Biography and Lesson Plan
Ruth Aiko Asawa Lanier (1926–2013) was a prominent sculptor, public artist, and tireless arts education advocate. Born in California to Japanese parents, Asawa’s early life was spent with her large family in rural Southern California. In 1942, with the signing of Executive Order 9066, the Asawas were forced to leave their family farm. While incarcerated at the Rohwer Relocation Center in Arkansas, Asawa graduated high school. After being allowed to leave the camps, Asawa transferred to Black Mountain College in North Carolina, where she met her future husband, architect Albert Lanier. In the 1950s, the couple moved to San Francisco and started a family. As their family expanded to include six children, Asawa worked in a home studio, slowly gaining recognition as an artist. Asawa was also a committed arts advocate and was a driving force behind the creation of the San Francisco School of the Arts, now named in her honor. A true artistic pioneer, Asawa challenged conceptions of what it meant to be an Asian American, a mother, a fine artist, and a public arts advocate.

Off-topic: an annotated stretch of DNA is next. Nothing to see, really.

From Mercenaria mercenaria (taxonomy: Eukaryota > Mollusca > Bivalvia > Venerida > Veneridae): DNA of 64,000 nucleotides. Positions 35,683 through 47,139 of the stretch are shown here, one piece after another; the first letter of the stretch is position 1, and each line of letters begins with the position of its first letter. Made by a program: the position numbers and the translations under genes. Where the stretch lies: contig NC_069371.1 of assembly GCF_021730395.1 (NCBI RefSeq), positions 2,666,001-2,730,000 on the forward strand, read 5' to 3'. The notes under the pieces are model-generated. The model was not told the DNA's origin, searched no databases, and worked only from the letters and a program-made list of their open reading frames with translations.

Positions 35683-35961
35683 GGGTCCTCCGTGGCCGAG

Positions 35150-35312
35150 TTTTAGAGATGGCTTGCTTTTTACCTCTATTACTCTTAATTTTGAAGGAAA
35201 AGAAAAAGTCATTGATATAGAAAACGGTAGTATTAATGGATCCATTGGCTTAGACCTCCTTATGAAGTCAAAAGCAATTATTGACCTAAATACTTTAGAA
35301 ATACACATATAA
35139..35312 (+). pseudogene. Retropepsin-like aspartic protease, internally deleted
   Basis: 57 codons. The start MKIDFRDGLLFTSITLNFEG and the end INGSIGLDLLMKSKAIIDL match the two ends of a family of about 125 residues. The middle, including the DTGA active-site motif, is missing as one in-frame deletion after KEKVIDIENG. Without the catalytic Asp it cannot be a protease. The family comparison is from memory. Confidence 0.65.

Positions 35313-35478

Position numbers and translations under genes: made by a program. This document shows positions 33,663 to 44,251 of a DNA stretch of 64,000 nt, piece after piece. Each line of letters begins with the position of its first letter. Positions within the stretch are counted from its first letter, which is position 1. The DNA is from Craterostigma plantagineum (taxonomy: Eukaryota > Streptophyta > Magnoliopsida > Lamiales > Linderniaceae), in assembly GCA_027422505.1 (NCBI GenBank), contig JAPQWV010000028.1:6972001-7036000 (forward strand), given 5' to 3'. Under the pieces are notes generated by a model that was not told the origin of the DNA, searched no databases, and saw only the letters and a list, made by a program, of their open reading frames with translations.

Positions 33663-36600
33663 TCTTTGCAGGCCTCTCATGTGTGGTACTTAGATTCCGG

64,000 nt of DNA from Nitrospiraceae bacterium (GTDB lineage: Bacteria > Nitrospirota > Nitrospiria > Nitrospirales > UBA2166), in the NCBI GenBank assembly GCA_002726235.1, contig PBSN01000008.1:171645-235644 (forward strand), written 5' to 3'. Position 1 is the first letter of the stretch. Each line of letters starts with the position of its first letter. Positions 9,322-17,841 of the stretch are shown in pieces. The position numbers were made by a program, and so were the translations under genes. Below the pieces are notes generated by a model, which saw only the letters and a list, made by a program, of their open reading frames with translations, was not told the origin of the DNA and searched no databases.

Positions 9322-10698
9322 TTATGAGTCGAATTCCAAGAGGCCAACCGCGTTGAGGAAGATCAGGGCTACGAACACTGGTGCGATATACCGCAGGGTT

Lesson 1: Wire Sculpture Explorations (Grades K–12)
Lesson 2: Craft and Design vs. Fine Art, A Gendered Lens (Grade 5 and above)
Lesson 3: Considering Public Art and Civic Participation (Grade 5 and above)
Lesson 4: The Japanese American Incarceration Experience (Grade 8 and above)